4. My father can ____________ a shy person when you first meet him.
  5. I am so frustrated. I ____________ I can never do anything right!

Answers:

  1. I just saw the sky covered with clouds. It looks like it is going to rain.
  2. Michael said he loved the restaurant. It sounds like he enjoyed his meal.
  3. I don’t know Sharon well, but she seems like she is very smart.
  4. My father can seem like a shy person when you first meet him.
  5. I am so frustrated. I feel like I can never do anything right!

Thanks for visiting. I plan to post tomorrow with a “heat wave” listening comprehension activity. See you then.

Used To | For ESL Learners

used to

Good morning, again, everyone.! You may have noticed that in yesterday’s post I wrote the expression used to a few times. You probably already know the meaning of the word use. Use means to do something with (an object, machine, person, method, etc.) in order to accomplish a task, do an activity, etc. I can then write a sentence with the word use in the past to explain what I accomplished with a specific object.

  • I used a sharp knife to cut the tomato. 

You may also see someone write this sentence in the passive voice .

  • A sharp knife was used to cut the tomato.

If you are a beginner, do not worry too much about the passive voice for now! I only want you to notice that the sentence has used to in its original meaning. However, the expression used to has two other meanings, or two separate uses, that are very common in English.

used to esl diagram

Used to: To Talk About How the Past is Different from the Present

Used to can be used to express difference between the past and the present. If shows that there has been a change.  For example, in the past, I hated spinach. Now, I like spinach.

  • I used to hate spinach.

Usually, when used to is used in this way, you can rephrase the sentence with anymore.

  • used to hate spinach.= I do not hate spinach anymore.

Note: If the sentence uses did or didn’t to express the past, you will only use use to. Notice the expression is followed by an infinitive verb.

We can also use this expression in questions. For example,

  • Where did you used to buy your food?

Used to: To Express Familiarity or Comfort

To be used to something means to be familiar, comfortable, or habituated with something. I eat spinach every week. It is normal for me. I am familiar with it.

  • I am used to spinach.

In this case our construction is [subject + be (conjugated) + used to + noun].

To ask a question, we change the order to:

  • Are you used to spinach?

Notice that gerunds (verb+ing) can also be a noun. I wash dishes every day. It is normal for me.

  • I am used to washing dishes.

With this meaning of the expression, used to is often with the word get.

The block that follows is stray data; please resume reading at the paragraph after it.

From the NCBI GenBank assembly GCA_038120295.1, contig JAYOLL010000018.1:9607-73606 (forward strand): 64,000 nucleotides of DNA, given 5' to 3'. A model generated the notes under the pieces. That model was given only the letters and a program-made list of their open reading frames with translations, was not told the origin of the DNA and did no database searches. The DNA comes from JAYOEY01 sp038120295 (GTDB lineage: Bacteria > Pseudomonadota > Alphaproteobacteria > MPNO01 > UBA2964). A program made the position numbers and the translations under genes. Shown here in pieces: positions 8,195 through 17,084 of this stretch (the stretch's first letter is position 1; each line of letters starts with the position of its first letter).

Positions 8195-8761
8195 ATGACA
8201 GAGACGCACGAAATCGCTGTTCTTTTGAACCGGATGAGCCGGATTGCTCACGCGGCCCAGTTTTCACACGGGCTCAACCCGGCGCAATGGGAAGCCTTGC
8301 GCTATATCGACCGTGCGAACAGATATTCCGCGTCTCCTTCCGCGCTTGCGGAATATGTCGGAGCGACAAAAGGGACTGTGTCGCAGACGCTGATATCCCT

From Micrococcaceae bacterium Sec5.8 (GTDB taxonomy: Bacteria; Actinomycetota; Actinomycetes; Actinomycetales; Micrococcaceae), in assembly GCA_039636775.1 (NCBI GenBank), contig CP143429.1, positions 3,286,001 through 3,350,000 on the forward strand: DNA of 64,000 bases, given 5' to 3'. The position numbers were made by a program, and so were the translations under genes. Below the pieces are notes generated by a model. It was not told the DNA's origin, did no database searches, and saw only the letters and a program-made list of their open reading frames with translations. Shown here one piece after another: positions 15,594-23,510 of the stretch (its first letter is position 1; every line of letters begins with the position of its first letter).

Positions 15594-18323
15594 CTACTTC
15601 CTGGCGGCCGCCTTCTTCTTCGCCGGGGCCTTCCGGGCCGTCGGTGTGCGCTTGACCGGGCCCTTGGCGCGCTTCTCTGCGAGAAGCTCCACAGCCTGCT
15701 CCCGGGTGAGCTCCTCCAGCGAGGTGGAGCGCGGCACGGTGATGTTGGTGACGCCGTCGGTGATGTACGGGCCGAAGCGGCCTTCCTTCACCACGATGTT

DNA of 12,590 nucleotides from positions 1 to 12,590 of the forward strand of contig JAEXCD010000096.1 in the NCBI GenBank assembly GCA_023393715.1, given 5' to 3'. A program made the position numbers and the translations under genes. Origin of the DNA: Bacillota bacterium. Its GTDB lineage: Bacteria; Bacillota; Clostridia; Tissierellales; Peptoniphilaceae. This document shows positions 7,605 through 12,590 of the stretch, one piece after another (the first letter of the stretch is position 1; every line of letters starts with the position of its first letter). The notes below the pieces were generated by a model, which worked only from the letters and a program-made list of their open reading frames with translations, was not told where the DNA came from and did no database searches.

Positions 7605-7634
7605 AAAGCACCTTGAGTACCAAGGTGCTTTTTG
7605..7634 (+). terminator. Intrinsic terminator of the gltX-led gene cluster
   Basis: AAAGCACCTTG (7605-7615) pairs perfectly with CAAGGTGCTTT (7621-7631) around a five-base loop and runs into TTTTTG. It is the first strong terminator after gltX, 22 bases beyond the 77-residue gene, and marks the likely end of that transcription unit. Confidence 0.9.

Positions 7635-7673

• I am getting used to spinach: I did not have a habit of eating spinach, but now I eat it, and it is becoming normal for me.
  • I got used to the taste of spinach: I was not familiar with the taste, but I became familiar with it, and it is normal.
  • Are you getting used to the taste of spinach?: Are you becoming familiar with its taste?
  • I can’t get used to the taste of spinach: I will never think it is normal.

How Can You Know?

To know what the expression means each time, you will have to look at or listen to the context of the expression. If used to is followed by a noun or a gerund (an “ing” word), it is expressing familiarity. If it is followed by an infinitive verb, then it is expressing a change from the past or explaining what an item is used for.

Examples from yesterday’s cooking post

In the cooking post, there are three examples of uses. Which do each of these mean? Am I using the proper sense, talking about the past, or talking about being familiar with something?

  1. When I was young and lived with my parents, I used to help them a little bit with baking and cooking.
  2. I wasn’t used to such strong criticism at the time!
  3. Jordan is used to me trying new things.

Here are my explanations. Are they what you expected them to be?

  1. Past: I am talking about the past. I do not live with my parents anymore, so I do not help them in the kitchen anymore.
  2. Familiarity: Even though I am talking about the past, used to is not referring specifically to the past. In this sentence, I am talking about being familiar with accepting criticism.
  3. Familiarity: Jordan knows that I try new foods in the kitchen, so he is familiar with my cooking.

Exercises

  • Write two sentences telling how your life has changed since four years ago using used to.
  • Write two sentences about foods you are used to or foods you are not used to.